WASHINGTON – House Republicans are urging the Consumer Financial Protection Bureau to process a deluge of comment letters on the bureau's proposal to restrict small-dollar lending.

The agency's plan was published in June, and the public had until October to comment. The agency received nearly 1.4 million letters, though many were duplicates. Only 200,000 had been published, and the CFPB said that, absent duplicates, the true number is closer to 400,000.

Consumer groups accused the small-dollar loan industry of intentionally flooding the CFPB with form letters in an effort to slow down the rulemaking because the bureau is required to publish all the letters before it comes out with its final determination.

The lawmakers said in their letter that the CFPB isn't being transparent and requested more information on how it is processing the letters.

"Since the comment portal opened, it has been brought to our attention that the majority of consumer comments submitted to the CFPB were not visible on the website, potentially leaving thousands of voices unheard, including those of our constituents," said the letter from Rep. Sean Duffy, R-Wis., and more than 40 other GOP lawmakers. "Is there intent to hide the comments of consumers who support the current state regulatory framework of legal licenses short term lending?"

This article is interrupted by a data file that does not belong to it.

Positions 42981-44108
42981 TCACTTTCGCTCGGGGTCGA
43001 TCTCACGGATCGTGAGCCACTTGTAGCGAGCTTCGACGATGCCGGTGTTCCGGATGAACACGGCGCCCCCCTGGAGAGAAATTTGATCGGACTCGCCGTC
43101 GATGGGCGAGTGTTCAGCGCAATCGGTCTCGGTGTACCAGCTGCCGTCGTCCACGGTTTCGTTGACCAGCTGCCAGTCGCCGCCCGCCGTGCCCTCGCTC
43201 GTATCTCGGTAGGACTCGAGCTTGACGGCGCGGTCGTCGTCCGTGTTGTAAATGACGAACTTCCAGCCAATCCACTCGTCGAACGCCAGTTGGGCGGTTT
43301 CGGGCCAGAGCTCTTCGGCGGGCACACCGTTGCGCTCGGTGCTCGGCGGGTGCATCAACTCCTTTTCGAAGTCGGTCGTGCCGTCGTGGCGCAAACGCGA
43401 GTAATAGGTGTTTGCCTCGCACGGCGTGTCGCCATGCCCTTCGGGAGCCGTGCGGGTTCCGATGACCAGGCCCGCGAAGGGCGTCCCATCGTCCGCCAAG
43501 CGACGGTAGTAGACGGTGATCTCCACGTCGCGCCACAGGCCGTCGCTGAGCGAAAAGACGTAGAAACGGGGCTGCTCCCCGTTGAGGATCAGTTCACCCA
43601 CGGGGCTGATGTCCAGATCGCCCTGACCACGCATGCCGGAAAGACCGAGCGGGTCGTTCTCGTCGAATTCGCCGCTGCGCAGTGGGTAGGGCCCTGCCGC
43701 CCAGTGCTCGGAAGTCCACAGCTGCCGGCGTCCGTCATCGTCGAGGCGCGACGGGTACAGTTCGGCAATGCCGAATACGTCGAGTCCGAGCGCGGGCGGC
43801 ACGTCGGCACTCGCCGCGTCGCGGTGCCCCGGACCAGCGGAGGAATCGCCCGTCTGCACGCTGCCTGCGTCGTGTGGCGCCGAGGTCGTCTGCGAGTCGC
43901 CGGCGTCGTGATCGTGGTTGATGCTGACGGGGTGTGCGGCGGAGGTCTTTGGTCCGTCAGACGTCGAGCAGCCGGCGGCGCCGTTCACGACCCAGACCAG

The lawmakers also expressed concern that the CFPB proposal would hurt consumers by reducing small-dollar credit availability. The agency has estimated that the industry could lose as much as 75% of its revenue, putting many lenders out of business.

"As you are well aware, the need for credit does not simply disappear," the letter said.

Consumer groups argue that the loans are predatory, with exorbitant interest rates, and do more harm than good. A CFPB spokesperson said the bureau had received the lawmakers' letter and was reviewing it.

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